Tuesday, August 28, 2007

Kam Bowl/Kapiolani Coffee Shop

Kam Bowl is no more. Sure, the home of great ox tail soup is still alive.

Kapiolani Coffee Shop moved out when Kam Bowl shut down, but the ambiance, the history, the location, are all gone. I suppose I'll take my nephew to visit Kapiolani Coffee Shop in its new location some time. Won't be the same seeing Walgreen's there soon. But here's an ode to one of my favorite old-school eateries. These photos were taken two years ago, long before Kam Bowl closed down.

When my nephew, Josh, was still a student at Kapalama Elementary School, this was one of our favorite places to eat at. Same when he was going to summer school at Kamehameha. Talk about prime location for hungry kids and hungry old guys.

My pals Donald and Kua came along, too, since we all know and appreciate truly good local food. Especially when it's pretty cheap. Donald pulled a surprise on me and order a breakfast meal. I didn't know they served breakfast any time! Bacon looks good, eggs even better.

I've been watching a lot of PBS and National Geographic channels lately, so the sight of yolk breaking reminds me of critters stealing eggs from eagle and turtle nests. There was even an episode of No Reservations when an African tribal hunters found some eggs in the bush. They cracked those eggs open over a large, flat rock and let them cook under the scorching sun. The eggs were scrambled, gritty and (to the hunters) very tasty. Anthony Bourdain, the host, could barely eat the eggs. Too much dirt. Yum.

I worked in Burger King, had my share of Whoppers. I grew up eating a Big Mac now and then. But the hamburger deluxe at Kapiolani is simplicity and complexity in a beautiful combination. I could go for one right now. Sometimes I like mustard in my burger, but not in this one. Simple ketchup and mayo do fine. A burger just ain't a complete burger without tomato and onion. I'm that spoiled. At Kapiolani, this burger is just $2.50, totally stacked. Pupule-O-Meter: 3 1/2 stars.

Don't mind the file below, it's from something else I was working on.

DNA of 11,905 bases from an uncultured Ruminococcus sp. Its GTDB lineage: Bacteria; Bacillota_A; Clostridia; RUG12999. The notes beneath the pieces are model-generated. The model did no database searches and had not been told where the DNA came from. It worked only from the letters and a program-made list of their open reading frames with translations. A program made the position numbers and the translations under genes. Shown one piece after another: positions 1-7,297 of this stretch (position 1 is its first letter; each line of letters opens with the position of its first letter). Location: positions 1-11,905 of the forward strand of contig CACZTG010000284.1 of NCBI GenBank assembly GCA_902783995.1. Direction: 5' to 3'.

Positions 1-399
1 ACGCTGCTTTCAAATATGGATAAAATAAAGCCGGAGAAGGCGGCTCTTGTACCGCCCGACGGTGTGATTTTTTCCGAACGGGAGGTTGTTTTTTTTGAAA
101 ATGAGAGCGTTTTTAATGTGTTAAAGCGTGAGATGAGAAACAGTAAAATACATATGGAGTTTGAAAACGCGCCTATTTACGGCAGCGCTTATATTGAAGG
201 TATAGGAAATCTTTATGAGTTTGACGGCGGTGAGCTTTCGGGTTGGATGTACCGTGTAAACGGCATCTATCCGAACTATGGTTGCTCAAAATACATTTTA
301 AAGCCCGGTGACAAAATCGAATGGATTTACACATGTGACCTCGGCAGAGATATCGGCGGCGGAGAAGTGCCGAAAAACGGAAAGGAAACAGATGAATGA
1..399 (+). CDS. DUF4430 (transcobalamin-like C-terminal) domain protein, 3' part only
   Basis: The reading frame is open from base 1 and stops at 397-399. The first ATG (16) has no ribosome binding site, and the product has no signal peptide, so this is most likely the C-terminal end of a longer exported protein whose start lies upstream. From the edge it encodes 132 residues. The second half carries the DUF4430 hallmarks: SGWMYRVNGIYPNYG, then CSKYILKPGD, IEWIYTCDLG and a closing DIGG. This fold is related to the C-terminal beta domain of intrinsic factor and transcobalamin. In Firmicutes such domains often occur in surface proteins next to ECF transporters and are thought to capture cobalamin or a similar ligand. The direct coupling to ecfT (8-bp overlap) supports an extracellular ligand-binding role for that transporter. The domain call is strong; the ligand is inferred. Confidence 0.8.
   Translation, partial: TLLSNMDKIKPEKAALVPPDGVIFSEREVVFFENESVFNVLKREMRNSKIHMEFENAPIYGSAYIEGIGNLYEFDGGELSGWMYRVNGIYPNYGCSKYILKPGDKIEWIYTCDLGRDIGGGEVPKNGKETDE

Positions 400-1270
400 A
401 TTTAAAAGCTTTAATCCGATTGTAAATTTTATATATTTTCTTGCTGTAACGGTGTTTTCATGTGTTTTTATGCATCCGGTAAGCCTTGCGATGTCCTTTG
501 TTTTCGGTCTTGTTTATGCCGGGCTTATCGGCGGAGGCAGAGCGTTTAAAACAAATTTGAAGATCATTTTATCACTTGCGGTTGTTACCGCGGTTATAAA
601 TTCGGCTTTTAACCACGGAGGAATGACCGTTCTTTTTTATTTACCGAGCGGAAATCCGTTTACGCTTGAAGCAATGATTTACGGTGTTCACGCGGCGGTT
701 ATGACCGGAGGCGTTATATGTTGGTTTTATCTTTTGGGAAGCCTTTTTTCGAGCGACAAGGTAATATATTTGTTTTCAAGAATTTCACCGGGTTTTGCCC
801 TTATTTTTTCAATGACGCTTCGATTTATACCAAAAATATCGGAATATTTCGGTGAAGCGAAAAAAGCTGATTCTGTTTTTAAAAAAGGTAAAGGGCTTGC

When I first took Josh here, he was in kindergarten and I wasn't sure if he could get his mouth around a burger, let alone finish one. Guess what? He always finished his burgers, sometimes before I did. I never saw a little, skinny kid eat so much! One thing I did for him was to cut the burger into quarter pieces. Made the job a lot easier. This is also one of the only ways he'll eat tomato and onion.

There's something primal about a beautiful plate of freshly-cut, freshly-cooked french fries, or wedges. At Kapiolani, these are probably the best bargain. Just $2.20 and takes two normal people to finish it. Remember to sprinkle your salt (and pepper) on it while the fries are still wet. Once it dries, forget it. Salt bounces off to the bottom. And let the fries cool off for a minute or so because the interior of each wedge is still hot, hot, hot. Once it cools, it's the perfect combo of tender potato inside and crispy exterior.

This has nothing to do with any of our meals. It's just a container of chopped ginger, a staple for everyone who enjoys the famous ox tail soup at Kapiolani. I passed on the ox tail soup in favor of a burger, but I usually pass these days anyway. When Josh was a kindergartener, a large bowl was $5.50. Then the price went up to $7.50 a couple of years later. Now, it goes for $10.50!

I think the price is too high, but as long as people are willing to pay a premium for great ox tail soup — it has five spice, parsley, peanuts — Kapiolani should charge as much as it can. It's the signature dish of the establishment, and they want to run a good business. I understand all of that, and I miss the cheap price of yesteryear. Waah.

Figures that the skinniest one of us, Kua, eats the most fatty stuff. Isn't that how it usually works? I remember being young and skinny and eating like an animal. The hamburger steak plate here is just decadent, smothered in brown gravy and onions. Totally worth devouring. Totally filling. This could probably hold your appetite through the day.

Finishing off the fries isn't difficult. I enjoy them with ketchup, and occasionally with Huy Fong's Sriracha Sweet Chili sauce. A restaurant that doesn't stock this sauce is missing the boat. It's a great condiment that I love.

With so many great old-time restaurants closing down, icons of my youth crumbling down, I guess I shouldn't complain. Kapiolani Coffee Shop isn't dead. It's just in a new place.

Time to start a new ritual.

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